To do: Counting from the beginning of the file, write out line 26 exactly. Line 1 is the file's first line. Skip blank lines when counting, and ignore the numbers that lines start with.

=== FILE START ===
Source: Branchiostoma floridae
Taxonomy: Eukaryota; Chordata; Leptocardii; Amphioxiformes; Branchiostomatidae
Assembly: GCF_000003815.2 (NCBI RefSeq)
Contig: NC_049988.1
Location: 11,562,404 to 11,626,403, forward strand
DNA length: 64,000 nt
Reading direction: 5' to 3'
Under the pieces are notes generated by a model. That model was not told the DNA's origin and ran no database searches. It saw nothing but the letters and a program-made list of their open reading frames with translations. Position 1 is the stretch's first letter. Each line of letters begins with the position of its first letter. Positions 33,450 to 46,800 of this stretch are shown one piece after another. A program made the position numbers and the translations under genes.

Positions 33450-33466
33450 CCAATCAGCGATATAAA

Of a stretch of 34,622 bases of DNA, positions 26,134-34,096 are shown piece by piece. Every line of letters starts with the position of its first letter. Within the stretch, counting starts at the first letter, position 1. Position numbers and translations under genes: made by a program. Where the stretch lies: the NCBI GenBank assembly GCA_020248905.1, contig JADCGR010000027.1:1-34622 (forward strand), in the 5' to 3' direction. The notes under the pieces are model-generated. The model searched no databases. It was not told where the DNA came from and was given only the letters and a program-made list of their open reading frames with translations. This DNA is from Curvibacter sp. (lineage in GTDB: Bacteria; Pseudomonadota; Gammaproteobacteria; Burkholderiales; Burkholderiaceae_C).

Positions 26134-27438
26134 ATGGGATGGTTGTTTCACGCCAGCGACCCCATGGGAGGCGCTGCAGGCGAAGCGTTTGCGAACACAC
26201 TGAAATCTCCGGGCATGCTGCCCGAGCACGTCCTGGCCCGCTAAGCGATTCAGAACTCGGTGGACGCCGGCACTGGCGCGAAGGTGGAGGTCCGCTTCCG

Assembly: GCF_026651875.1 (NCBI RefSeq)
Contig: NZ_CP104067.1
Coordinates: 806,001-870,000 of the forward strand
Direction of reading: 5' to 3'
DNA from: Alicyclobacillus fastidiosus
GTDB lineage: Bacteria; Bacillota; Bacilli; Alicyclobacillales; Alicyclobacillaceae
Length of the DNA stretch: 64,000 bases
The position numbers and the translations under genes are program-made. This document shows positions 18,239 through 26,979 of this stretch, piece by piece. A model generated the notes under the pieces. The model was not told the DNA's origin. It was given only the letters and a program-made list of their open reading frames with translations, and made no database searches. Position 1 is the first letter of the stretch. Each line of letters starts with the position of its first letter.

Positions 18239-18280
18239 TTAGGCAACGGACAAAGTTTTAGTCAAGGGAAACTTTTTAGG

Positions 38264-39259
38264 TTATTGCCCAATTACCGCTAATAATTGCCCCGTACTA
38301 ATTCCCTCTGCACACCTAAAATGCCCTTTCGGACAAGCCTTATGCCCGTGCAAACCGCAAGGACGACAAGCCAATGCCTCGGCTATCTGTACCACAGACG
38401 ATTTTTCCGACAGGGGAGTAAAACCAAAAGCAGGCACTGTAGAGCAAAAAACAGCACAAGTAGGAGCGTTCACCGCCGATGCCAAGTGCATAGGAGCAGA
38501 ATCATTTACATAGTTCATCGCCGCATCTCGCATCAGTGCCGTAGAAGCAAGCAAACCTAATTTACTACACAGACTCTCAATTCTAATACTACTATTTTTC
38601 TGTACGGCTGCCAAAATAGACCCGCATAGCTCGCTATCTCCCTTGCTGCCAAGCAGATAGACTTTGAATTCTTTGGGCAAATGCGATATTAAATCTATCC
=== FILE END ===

38264 TTATTGCCCAATTACCGCTAATAATTGCCCCGTACTA